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I want this game to be a 5 or 6 because of the theme and quality of the components but can't rate it over a 4. This is despite the investment as an original Kickstarter. It's definitely middle-weight given the length of rules and number of mechanics but it is accessible to most new hobby gamers. What keeps it from being top tier are two disappointments: (1) it's a race to the objectives instead of a focus on building an efficient dinosaur park, and (2) who goes first is easy to manipulate and very important. I understand that the expansion gives an alternative (bidding?) which I still need to research to see if it improves the game. But that said, I'm not going to invest in an expansion if I don't love love love the base game. I just like it a lot and would gladly play it.
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Dave Turner
United States
Glen Allen
Virginia
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I was so excited about this game when it came out. All of those bright colors, fun art, and DINOSAURS!!!!! Awesome, I've always wanted to build a dinosaur park. It's gonna have exhibits, and food stands, and rides. I grew up with the original Jurassic Park. This game looks like it was made for my demographic.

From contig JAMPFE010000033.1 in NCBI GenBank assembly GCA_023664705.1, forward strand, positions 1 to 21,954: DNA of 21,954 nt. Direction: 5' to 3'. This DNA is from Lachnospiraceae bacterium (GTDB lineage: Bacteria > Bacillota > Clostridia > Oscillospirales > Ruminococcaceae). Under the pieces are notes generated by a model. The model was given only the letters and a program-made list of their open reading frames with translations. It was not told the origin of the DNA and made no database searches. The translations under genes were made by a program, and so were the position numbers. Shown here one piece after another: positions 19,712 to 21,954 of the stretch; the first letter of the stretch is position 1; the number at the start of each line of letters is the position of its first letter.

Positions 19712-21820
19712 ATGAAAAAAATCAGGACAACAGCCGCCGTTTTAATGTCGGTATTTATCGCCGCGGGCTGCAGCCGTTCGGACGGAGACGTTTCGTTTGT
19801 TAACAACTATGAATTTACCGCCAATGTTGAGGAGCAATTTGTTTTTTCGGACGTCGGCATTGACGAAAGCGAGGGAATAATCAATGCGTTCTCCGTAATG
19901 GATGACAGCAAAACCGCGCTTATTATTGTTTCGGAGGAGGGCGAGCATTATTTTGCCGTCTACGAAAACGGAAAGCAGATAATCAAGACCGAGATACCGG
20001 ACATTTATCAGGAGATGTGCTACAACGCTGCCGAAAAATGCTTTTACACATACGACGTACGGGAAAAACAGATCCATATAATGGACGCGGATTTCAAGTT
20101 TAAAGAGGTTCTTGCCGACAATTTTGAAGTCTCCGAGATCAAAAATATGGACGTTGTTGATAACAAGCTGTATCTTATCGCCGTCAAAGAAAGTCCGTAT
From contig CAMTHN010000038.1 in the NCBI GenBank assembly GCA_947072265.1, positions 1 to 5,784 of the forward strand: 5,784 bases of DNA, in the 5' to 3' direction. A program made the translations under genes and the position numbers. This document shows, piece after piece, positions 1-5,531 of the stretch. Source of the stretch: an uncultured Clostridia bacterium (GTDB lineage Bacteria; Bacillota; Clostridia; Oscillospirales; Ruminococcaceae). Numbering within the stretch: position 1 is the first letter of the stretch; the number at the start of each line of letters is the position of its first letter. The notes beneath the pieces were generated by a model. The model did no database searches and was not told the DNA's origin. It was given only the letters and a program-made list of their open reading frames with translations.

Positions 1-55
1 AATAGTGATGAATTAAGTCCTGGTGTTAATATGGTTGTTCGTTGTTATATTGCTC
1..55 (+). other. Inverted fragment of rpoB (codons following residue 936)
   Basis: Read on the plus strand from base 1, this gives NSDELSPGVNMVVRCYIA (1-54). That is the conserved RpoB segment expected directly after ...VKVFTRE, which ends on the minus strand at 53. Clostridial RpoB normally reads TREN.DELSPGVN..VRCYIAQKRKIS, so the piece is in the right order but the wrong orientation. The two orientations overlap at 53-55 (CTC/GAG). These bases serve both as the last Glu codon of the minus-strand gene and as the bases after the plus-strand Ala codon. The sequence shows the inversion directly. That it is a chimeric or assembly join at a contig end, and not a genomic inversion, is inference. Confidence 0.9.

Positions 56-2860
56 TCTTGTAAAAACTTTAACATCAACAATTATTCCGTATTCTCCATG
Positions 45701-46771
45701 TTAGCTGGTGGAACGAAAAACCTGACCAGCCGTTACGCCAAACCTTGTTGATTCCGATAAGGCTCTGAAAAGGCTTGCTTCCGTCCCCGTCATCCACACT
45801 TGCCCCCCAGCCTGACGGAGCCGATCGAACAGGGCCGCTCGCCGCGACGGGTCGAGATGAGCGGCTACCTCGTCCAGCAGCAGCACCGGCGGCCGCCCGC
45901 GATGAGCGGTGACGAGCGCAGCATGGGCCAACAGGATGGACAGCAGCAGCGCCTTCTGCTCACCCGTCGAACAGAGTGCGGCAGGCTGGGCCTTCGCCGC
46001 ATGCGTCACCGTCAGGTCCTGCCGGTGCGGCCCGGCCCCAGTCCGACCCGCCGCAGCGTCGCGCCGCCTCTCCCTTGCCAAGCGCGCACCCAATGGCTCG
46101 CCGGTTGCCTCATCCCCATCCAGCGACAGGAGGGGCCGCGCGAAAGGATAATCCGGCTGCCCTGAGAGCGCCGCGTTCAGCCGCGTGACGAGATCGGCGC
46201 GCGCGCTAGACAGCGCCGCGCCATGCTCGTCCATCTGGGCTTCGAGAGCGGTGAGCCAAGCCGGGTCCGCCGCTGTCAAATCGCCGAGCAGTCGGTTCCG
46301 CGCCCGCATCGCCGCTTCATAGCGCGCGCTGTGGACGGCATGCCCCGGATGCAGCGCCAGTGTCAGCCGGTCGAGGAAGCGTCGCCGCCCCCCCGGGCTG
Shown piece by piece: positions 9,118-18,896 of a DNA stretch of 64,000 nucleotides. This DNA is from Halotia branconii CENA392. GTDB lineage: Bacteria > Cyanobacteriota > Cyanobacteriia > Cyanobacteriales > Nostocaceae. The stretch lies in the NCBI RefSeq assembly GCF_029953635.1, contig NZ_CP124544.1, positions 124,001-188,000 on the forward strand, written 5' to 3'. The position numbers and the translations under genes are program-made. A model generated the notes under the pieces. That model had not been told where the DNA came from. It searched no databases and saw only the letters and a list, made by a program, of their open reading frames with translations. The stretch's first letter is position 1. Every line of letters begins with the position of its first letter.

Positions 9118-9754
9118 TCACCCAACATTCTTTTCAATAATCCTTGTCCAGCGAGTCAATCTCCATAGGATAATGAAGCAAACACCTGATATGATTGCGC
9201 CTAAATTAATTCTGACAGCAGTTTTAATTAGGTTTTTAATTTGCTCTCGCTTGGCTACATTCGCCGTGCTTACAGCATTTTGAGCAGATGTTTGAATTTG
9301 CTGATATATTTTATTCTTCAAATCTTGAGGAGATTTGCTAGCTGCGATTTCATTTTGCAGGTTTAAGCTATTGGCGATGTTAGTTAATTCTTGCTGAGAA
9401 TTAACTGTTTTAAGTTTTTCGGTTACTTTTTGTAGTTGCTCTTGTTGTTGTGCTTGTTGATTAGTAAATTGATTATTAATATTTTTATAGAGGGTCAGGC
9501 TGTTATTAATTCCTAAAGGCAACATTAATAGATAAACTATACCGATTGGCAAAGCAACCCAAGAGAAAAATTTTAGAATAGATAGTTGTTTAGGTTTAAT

What I got was a race for a bunch of random objectives. Instead of building an awesome roller coaster with dinosaurs, I find myself trying to have 12 DNA in cold storage, or creating 2 dinosaurs in a round. It's a decent game, but not what I was wanting.

I'll give it a 4. I see what they were doing, and I admire it, but in the end it isn't for me. I much preferred Dinogenics.
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Graham Hall
Australia
Croydon
NSW
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I rate a 4. Random thoughts:

It is fun to play, with lots of different and interesting decisions.

The luck of the hooligan bag adds some fun tension but at times feels a bit too random and swingy.

While there are different strategies, it can feel a little samey, so not a game that we pull out all that often.

The art and bright colours really appeal to me and make the game come alive on the table.

Our games often turn into a race for the objectives, with just about everyone being ready to claim them on the same (last) turn.
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Jimmy Smith
United States
Tampa
Florida
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I feel like I already played this game on my computer in the 90's. Dino Park Tycoon??? It has never interested me.